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When You're 66: A Checklist on Social Security and Medicare

The oldest baby boomers will turn 66 this year. And, with all due apologies to Sir Paul McCartney, it's a much more significant number than 64 for retirement planning. As you advisors know, when you're 66, you can claim full Social Security benefits; 65 is a close runner-up, since it's the year most seniors will file for Medicare.

Social Security and Medicare may be outside the direct purview of most financial advisors. But advisors should understand the ins and outs of filing for both of these critical retirement benefits, and check up to make clients pursue smart strategies and file correctly. Social Security replaces one-third of income for the average retiree, and it's an especially important source of longevity insurance for seniors who reach very advanced ages – especially women. And Medicare is a critical component in meeting the escalating cost of health care in retirement.

With that in mind, here's a checklist of key points to remember when your clients are no longer 64. (And don't forget: You'll be older too -- if only down the long and winding road. Sorry, couldn’t resist the Beatles pun.)

Social Security

Filing age. About half of all Americans file for Social Security at age 62–the first year of eligibility for benefits. But for most, it’s a costly mistake that will mean foregoing thousands of dollars in higher benefits. Although seniors can begin receiving checks at 62, annual benefits will be boosted for every year that they wait, up to age 70.

Many seniors worry about the math of lifetime benefits — that is, they fear they won’t live long enough to make delayed filing “pay off.” But those concerns are off the mark.

Social Security is built around actuarial principles – essentially, the mathematics of risk. And a central actuarial idea behind Social Security is the Normal Retirement Age (NRA), a rule used by the Social Security Administration to ensure the system pays out fairly among all beneficiaries. But the main value of Social Security is replacement of current income, not accumulation of assets. That’s where filing later can help.

Monthly benefits for earlier filers are reduced accordingly to avoid paying then higher lifetime benefits. Under the rules, annual benefits are reduced 8 percent for most of the years you start early, based on an actuarial projection of average longevity. For a 62-year-old filing this year, the net effect will be a permanent reduction of annual benefits of 25 percent.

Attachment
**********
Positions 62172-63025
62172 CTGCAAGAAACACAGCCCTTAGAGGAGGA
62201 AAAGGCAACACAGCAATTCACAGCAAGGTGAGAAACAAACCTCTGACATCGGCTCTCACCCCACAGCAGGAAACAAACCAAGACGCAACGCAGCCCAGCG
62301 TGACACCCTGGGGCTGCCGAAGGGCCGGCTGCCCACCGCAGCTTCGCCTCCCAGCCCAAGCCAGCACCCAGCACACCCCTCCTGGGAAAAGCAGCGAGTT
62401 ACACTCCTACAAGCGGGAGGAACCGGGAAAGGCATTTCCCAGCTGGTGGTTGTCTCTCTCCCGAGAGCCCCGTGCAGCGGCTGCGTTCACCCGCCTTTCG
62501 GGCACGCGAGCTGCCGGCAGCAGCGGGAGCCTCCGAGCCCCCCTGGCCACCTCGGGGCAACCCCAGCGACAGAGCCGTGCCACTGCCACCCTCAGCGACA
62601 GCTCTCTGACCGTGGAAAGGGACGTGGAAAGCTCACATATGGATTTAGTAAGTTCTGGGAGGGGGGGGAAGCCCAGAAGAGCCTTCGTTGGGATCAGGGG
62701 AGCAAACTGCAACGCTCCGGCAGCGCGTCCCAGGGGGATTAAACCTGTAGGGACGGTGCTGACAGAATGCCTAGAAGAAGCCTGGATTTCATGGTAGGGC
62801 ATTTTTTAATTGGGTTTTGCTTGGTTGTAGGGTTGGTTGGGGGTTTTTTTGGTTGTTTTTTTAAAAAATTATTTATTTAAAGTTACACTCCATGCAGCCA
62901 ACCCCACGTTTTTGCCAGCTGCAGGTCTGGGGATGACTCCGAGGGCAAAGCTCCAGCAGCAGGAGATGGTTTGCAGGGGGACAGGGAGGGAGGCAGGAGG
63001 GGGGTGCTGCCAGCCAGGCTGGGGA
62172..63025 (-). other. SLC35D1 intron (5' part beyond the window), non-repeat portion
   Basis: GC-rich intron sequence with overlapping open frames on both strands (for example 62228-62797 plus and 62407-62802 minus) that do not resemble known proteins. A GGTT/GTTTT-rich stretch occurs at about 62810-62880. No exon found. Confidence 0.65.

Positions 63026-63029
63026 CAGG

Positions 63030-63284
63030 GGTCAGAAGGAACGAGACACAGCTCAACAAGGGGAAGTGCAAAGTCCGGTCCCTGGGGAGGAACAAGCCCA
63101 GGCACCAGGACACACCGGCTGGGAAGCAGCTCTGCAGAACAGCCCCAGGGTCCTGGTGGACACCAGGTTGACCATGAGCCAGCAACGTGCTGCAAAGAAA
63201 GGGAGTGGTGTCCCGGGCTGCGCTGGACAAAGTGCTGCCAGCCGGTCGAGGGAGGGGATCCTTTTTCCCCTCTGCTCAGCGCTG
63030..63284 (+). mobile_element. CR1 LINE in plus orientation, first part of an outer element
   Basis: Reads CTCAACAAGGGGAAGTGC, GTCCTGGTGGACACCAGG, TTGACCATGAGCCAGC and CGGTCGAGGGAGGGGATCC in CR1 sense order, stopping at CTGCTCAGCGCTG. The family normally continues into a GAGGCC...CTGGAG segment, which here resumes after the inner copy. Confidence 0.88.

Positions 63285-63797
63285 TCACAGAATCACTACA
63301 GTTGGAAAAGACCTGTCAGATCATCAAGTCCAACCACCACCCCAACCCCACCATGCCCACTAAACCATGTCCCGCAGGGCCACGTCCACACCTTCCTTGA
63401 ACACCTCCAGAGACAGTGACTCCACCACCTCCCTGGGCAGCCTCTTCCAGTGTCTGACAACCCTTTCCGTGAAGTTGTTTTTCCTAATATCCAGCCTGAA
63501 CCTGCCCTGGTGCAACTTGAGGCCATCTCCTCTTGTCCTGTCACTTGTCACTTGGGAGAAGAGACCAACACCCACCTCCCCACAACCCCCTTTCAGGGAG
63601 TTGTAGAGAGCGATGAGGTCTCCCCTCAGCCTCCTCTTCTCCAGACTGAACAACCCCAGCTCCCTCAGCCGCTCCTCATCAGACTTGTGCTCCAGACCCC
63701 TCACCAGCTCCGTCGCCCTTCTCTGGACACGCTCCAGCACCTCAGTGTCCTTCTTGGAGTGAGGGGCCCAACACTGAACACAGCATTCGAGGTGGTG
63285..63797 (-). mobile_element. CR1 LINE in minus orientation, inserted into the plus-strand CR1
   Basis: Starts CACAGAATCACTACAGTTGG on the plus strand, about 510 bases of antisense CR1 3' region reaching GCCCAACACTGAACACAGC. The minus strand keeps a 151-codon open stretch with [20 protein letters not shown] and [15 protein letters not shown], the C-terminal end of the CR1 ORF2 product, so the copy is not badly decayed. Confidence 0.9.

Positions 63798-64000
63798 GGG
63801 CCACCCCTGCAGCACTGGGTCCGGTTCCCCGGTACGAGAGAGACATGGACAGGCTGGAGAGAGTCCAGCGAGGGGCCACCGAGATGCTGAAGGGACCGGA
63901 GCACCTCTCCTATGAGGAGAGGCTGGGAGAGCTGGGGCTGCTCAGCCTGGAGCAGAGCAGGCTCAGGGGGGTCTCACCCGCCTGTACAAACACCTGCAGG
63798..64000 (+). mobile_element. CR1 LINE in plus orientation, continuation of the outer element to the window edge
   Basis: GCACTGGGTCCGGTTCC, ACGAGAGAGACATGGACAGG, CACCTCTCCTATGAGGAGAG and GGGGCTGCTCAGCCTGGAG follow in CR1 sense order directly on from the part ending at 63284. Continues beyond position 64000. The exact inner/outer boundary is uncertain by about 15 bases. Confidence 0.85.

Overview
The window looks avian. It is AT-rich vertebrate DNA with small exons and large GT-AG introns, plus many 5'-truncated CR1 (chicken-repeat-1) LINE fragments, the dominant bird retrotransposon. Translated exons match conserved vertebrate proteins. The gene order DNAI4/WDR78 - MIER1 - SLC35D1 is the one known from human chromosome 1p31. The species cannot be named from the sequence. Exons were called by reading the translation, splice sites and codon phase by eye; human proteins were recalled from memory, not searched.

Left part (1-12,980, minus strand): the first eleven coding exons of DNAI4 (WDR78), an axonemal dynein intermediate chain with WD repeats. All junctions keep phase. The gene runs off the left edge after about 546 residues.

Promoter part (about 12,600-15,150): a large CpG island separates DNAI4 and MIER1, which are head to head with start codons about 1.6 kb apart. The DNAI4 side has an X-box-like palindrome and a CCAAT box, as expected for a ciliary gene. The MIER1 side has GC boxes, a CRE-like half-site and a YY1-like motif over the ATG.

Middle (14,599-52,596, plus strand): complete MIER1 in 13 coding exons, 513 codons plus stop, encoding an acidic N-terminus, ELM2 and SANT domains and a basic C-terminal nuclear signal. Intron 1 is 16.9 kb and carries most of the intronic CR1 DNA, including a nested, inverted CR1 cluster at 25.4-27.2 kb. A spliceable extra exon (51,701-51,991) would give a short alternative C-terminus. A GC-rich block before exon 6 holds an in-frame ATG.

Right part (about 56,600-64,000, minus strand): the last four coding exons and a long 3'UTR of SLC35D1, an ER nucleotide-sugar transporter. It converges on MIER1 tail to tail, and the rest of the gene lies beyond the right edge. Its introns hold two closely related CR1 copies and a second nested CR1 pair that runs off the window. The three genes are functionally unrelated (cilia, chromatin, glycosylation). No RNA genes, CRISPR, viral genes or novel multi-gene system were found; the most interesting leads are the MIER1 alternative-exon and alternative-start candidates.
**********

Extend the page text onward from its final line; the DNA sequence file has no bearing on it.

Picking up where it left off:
On the other hand, the SSA will bump up payments by eight percent for every year a senior delays filing beyond the NRA up until age 70, after which credits for waiting no longer are awarded.

Working while receiving benefits. The labor force is getting more gray as Americans work longer. If your client files for Social Security at her NRA, she can earn an unlimited amount of income and receive Social Security benefits. However, earlier filers are hit with a penalty on income over $14,640. (Social Security defines “income” in this context as wages from employment, or net earnings from self-employment). If earnings exceed the limit, $1 will be deducted from benefit payments for every $2 earned over that amount.

However, lifetime benefits wouldn’t be reduced because the withheld benefits are added back into benefits after the senior reaches the NRA.

Spousal benefits: Married couples need to pay attention to the interaction of both spouses’ benefits; certain provisions of the Social Security law can create powerful amplifying effects when the higher-earning spouse waits to file for benefits until the NRA or beyond. The bottom line is that it’s generally beneficial for the higher-earning spouse to delay taking Social Security benefits until the NRA or beyond. More details on the spousal rules can be found here and here.


Filing isn't automatic. Although Medicare eligibility begins at age 65, enrollment is only automatic for seniors who already have begun receiving Social Security benefits. In that case, the government mails a Medicare card three months before the date of eligibility. Clients who aren't already receiving Social Security can apply for Medicare through the Social Security Administration, either by visiting a local office or online at the agency's website.

To ensure that your clients’ Medicare Part B coverage start date is not delayed, your clients should apply three months before the month you turn 65, or up to 3 months after.